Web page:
I wouldn't be surprised if Apple makes a play for Palm.

I could see Apple buying palm for it's patents and talent.
I can't see them buying it just to get their hands on the Web OS interface.
post #54 of 72
Quote:
Originally Posted by LTMP View Post

I could see Apple buying palm for it's patents and talent.
I can't see them buying it just to get their hands on the Web OS interface.

Absolutely. Palm's patents are what would have any value for Apple. Instantly, Apple would own some critical patents to use against Nokia et al in their ongoing disputes.

Engadget had a good article last year on some of the various patents that Apple and Palm owned and could use against the other (prior to the Nokia lawsuits). Owning the Palm patents mentioned would give Apple a giant leg up against Nokia in their court cases.

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post #55 of 72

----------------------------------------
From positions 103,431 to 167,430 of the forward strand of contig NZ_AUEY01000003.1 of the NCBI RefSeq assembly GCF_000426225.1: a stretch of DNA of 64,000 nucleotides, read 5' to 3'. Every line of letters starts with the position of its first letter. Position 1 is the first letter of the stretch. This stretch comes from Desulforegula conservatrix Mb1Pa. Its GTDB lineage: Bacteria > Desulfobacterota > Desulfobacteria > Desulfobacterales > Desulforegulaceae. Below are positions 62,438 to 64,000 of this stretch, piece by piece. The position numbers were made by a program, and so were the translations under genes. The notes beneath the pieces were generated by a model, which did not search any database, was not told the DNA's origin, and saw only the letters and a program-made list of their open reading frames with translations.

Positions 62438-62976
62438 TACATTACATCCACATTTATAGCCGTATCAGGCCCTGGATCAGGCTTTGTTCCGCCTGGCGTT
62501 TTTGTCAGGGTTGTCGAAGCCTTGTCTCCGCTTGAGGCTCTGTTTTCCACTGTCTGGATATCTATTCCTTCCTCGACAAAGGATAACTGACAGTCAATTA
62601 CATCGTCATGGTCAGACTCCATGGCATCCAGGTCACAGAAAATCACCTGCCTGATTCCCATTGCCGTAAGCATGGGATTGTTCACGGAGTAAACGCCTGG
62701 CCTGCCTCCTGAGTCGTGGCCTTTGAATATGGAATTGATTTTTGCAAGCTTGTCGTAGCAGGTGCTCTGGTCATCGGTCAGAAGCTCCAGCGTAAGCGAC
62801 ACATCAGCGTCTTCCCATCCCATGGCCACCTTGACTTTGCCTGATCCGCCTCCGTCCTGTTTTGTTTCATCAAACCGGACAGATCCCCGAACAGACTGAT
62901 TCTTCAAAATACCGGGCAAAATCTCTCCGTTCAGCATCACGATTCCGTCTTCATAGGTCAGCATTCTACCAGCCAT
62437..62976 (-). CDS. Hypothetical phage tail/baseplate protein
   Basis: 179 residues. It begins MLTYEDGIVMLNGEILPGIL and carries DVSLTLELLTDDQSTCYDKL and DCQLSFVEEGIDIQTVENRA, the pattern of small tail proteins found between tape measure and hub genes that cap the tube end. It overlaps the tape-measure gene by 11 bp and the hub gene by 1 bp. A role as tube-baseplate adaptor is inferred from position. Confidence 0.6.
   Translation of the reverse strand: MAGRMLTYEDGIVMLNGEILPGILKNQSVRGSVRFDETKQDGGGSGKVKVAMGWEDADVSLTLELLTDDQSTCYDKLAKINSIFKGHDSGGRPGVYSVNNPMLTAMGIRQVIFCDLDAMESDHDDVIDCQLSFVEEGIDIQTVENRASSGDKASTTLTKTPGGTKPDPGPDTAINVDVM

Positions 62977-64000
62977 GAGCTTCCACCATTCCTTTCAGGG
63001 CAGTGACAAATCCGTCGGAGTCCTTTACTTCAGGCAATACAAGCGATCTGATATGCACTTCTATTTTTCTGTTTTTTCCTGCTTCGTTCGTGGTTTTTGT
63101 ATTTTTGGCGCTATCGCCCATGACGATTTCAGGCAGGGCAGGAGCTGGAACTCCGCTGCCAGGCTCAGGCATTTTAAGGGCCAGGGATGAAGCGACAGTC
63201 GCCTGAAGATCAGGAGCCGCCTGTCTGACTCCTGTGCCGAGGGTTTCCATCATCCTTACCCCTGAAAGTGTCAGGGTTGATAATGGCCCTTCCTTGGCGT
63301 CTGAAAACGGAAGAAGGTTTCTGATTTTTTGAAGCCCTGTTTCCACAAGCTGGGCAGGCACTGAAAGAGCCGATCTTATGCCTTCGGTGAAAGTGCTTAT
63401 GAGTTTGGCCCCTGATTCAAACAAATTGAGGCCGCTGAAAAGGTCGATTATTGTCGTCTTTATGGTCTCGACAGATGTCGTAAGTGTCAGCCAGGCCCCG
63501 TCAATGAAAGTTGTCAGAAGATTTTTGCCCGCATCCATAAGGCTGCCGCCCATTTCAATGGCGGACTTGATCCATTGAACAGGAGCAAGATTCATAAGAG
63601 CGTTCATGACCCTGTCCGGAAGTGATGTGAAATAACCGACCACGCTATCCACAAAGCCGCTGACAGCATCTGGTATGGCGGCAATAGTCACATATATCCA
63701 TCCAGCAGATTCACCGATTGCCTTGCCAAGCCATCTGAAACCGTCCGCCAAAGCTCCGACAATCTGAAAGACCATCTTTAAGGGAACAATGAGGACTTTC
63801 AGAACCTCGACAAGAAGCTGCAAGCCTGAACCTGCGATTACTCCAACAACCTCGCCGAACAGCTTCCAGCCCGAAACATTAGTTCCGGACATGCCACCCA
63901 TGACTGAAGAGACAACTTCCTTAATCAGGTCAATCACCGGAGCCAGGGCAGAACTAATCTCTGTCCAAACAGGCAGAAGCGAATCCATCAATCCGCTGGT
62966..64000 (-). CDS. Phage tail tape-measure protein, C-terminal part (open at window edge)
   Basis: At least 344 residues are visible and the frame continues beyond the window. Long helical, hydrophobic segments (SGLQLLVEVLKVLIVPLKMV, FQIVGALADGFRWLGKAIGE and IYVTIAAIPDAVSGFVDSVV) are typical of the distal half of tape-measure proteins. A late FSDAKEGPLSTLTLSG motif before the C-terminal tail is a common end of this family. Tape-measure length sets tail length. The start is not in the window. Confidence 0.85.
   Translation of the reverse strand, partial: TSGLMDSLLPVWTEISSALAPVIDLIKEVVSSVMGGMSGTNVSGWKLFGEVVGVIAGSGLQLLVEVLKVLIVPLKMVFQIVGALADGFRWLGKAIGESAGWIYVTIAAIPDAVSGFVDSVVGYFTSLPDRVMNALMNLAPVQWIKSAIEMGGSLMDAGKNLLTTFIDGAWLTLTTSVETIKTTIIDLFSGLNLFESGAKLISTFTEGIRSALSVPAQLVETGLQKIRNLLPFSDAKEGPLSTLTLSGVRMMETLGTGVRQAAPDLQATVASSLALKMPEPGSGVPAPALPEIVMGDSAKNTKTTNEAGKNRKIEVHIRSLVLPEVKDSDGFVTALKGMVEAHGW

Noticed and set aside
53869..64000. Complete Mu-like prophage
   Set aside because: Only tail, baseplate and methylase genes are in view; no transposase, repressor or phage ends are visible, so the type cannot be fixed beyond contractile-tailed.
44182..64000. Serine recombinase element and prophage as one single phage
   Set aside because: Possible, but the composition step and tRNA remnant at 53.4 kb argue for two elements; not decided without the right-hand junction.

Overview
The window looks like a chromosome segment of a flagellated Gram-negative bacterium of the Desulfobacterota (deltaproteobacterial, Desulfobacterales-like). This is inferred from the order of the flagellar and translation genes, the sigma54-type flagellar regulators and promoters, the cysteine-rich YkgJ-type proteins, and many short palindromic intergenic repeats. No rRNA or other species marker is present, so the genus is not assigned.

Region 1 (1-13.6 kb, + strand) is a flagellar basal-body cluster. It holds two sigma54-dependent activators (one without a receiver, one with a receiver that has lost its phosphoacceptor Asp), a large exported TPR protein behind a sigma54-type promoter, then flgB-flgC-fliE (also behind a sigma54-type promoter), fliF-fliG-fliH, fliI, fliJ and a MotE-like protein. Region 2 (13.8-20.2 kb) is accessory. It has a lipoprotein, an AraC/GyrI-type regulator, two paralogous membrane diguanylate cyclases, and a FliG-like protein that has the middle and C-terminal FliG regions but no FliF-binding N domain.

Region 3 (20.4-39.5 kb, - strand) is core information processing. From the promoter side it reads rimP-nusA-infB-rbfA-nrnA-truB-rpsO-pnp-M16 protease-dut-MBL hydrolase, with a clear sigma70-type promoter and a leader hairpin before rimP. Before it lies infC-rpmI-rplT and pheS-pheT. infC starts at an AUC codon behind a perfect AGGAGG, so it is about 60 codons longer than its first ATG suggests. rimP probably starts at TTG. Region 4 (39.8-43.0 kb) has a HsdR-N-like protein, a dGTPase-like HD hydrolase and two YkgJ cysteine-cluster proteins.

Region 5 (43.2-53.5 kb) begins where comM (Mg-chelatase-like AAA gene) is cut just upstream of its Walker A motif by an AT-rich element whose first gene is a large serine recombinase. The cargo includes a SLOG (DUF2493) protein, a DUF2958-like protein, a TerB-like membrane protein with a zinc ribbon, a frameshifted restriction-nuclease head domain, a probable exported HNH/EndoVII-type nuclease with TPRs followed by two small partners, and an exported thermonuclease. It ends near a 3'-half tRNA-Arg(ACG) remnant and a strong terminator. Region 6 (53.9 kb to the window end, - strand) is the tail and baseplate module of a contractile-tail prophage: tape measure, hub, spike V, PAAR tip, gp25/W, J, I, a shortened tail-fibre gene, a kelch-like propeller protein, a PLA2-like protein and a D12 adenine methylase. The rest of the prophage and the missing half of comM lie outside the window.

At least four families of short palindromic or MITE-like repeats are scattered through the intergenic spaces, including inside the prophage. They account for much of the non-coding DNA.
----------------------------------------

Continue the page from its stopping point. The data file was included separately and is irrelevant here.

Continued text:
The article states that Palm announced that they'd announce $300-400M instead of $1.6B. That sounds like a huge shortfall... except that the $1.6B number was for the year and the $300M was for the quarter. In other words, the two numbers aren't comparable and they didn't revise one to the other.
post #56 of 72
it just makes me mad that Palm made this thing, it killed the iPhone and then commits hari kari!

someone should ask this guy about the killer phone:

http://www.pcworld.com/businesscente...ne_killer.html
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post #57 of 72
Post 57

Where Tekstud? Where Dahader?

When you mix cheap crap, bad marketing, and put in on a network that barely exists this is what you get.